The first proposed map would add the entire city of Acworth, which is currently in District 1, to District 3.
The second proposal would add the city of Kennesaw north of U.S. 41 and Bells Ferry Road, including the Town Center area, to District 3. Acworth would remain a part of District 1.
Both maps leave Districts 1 and 4 largely unchanged, with a few lines south of Marietta and west of U.S. 41 being "cleaned up," Lee said. District 2 would also gain some more of the city of Marietta south of Sandy Plains road and a section south of Roswell Road.
"A judge had to draw the district lines in 2002," Lee said. "District 4 was looked at closely in that, so ... we left it alone."
Congressional and local government voting boundaries are redrawn every 10 years.
Districts must be divided as equally as possible based on overall population, not voting age population or registered voters.
Since Cobb's total population is 688,144, the ideal value for each district is 172,019.
District 1, for example, has 24,000 more residents than the ideal number, while District 3 is 16,763 under the target population at 155,256.
Commissioner Helen Goreham represents District 1, and Commissioner JoAnn Birrell represents District 3.
District 4, which is represented by Commissioner Woody Thompson, was only over the target by 2,400. District 2, represented by Commissioner Bob Ott, will need to pick up about 9,000 residents to reach the target.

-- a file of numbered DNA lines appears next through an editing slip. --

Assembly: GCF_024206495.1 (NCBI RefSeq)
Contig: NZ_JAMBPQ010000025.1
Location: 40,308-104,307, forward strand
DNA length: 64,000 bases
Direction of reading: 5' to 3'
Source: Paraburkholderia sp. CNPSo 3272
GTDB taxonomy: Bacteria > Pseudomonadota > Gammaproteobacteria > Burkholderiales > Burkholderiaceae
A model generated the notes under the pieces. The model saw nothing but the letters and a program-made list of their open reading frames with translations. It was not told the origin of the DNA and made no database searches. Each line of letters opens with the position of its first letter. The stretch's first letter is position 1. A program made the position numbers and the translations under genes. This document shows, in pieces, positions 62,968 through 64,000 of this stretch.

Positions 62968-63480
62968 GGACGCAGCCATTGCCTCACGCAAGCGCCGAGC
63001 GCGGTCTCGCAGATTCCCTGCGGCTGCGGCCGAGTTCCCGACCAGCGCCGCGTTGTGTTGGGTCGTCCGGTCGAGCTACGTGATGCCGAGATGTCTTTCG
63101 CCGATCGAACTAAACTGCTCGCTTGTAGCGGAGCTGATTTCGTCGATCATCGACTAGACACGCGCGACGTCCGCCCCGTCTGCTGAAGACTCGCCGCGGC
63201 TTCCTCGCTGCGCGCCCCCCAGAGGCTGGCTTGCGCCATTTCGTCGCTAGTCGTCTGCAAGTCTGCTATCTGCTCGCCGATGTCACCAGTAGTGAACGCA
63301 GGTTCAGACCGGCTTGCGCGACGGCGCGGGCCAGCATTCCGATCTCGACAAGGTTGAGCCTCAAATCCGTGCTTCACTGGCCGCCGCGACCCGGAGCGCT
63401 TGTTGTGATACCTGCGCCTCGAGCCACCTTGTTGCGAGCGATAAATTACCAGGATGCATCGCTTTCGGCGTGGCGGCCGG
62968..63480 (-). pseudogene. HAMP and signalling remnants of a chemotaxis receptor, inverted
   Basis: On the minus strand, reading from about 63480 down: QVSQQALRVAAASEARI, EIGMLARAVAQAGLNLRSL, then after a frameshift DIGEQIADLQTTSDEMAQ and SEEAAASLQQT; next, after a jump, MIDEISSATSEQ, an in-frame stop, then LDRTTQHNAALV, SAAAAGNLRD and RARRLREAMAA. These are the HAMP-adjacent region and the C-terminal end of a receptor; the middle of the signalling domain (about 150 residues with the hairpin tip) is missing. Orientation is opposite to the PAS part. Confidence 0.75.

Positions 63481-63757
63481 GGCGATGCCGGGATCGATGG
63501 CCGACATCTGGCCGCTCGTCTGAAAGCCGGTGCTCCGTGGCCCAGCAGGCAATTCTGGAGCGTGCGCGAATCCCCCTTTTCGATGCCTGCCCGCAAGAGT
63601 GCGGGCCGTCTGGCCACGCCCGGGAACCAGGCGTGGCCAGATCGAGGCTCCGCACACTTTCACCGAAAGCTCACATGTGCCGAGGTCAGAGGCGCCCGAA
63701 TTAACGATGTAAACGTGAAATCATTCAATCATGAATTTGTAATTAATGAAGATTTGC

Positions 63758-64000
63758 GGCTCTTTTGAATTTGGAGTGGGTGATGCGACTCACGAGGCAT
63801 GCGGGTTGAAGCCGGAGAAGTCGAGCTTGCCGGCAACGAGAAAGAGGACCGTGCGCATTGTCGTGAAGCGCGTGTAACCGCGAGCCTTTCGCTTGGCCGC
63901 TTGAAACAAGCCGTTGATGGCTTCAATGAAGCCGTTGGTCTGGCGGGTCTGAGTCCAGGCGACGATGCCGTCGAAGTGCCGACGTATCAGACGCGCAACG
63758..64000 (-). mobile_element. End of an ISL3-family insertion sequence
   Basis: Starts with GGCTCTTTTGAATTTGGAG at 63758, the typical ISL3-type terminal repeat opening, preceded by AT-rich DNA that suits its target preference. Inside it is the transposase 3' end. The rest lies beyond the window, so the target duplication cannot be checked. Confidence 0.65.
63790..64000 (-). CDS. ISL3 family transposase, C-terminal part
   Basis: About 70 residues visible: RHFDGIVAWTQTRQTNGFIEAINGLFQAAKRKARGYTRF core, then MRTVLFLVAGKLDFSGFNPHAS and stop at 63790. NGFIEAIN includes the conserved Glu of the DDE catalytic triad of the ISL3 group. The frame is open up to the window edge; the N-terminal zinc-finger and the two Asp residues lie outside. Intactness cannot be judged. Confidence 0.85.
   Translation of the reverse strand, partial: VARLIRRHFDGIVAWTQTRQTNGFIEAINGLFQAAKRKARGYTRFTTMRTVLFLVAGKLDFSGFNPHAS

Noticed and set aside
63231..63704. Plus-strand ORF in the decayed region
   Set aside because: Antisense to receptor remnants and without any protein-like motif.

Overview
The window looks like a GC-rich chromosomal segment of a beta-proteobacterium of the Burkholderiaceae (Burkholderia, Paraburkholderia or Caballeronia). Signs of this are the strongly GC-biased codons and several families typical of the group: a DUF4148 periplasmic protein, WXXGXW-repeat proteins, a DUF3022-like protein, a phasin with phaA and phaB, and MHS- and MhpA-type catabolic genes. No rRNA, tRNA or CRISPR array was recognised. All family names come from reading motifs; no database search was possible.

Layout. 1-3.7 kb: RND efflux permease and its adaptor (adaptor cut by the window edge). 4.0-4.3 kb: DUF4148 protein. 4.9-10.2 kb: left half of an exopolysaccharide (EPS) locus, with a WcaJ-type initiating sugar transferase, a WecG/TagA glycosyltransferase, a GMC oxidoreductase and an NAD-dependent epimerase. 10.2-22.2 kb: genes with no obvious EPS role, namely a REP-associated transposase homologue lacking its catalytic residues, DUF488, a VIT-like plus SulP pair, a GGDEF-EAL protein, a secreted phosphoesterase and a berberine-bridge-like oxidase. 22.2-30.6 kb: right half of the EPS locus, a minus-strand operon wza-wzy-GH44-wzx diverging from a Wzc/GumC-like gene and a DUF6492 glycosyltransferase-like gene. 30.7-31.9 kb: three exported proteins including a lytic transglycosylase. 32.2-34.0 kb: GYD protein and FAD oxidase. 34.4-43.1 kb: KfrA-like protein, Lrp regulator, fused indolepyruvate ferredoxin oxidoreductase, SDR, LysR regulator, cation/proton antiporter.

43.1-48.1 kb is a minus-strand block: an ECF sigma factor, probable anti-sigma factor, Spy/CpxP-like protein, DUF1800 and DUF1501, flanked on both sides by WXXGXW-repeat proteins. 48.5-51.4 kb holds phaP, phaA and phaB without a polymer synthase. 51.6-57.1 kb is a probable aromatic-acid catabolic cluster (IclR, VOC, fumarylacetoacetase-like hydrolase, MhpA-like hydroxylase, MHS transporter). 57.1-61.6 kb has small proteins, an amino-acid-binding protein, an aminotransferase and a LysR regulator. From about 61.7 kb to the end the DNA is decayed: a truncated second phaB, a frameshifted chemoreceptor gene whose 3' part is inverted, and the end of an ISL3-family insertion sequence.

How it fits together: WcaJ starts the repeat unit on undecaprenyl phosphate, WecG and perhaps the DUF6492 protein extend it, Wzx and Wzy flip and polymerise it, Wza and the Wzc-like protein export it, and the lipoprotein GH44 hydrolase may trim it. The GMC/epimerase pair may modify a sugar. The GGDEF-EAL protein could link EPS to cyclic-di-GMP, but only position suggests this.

In addition to equally distributing the population and following the Voting Rights Act, other factors must be considered in redistricting, Lee said.
"There are some criteria we try to follow," he said. "It has to be contiguous, have compactness, try to follow natural boundaries and try not to split precincts. And it's perfectly legal to protect incumbents."
The second proposed map fits those elements best, so far, Lee said.
"Not only does it look better, but it's statistically better," he said.
Commissioners will have to agree on a map before the process can continue.
In the next few weeks, commissioners will go in pairs to the reapportionment office to see how the process works and make adjustments if necessary.
"It's hard to tell from the maps which specific neighborhoods will be affected," said Ott, who is up for reelection in 2012. "(At the reapportionment office,) you can zoom in down to the street."
Goreham said there was less movement of lines on the proposed maps than she imagined there would be.
"Which to me is a good thing," she added. "Right now the preliminary map looks fair in its adjustment. We'll be traveling down ourselves to get a clearer view so we can be even more confident in the process."
Birrell said she thinks both options are fair and reasonable.
"I'm pretty comfortable with either one, but I want to wait until we go down to the redistricting office together to look at the maps and population count and see it first-hand before I weigh everything," she said. "I think the options look pretty reasonable and pretty well-balanced, and I think we can all come to a general consensus."
If commissioners agree on a map, the commission will formally vote to approve it at the July 26 meeting, Lee said.
After that, the Cobb delegation will have to present the map to the state Legislature at its special session Aug. 15 for approval.
At that point, the delegation could make changes if they think it's necessary, said Lee.
If passed and then approved by the Justice Department, the new maps would go into effect for the November election.
"Once it passes the Legislature, the elections office will notify residents if their district changes," said Lee. "We'll probably do some education of our own."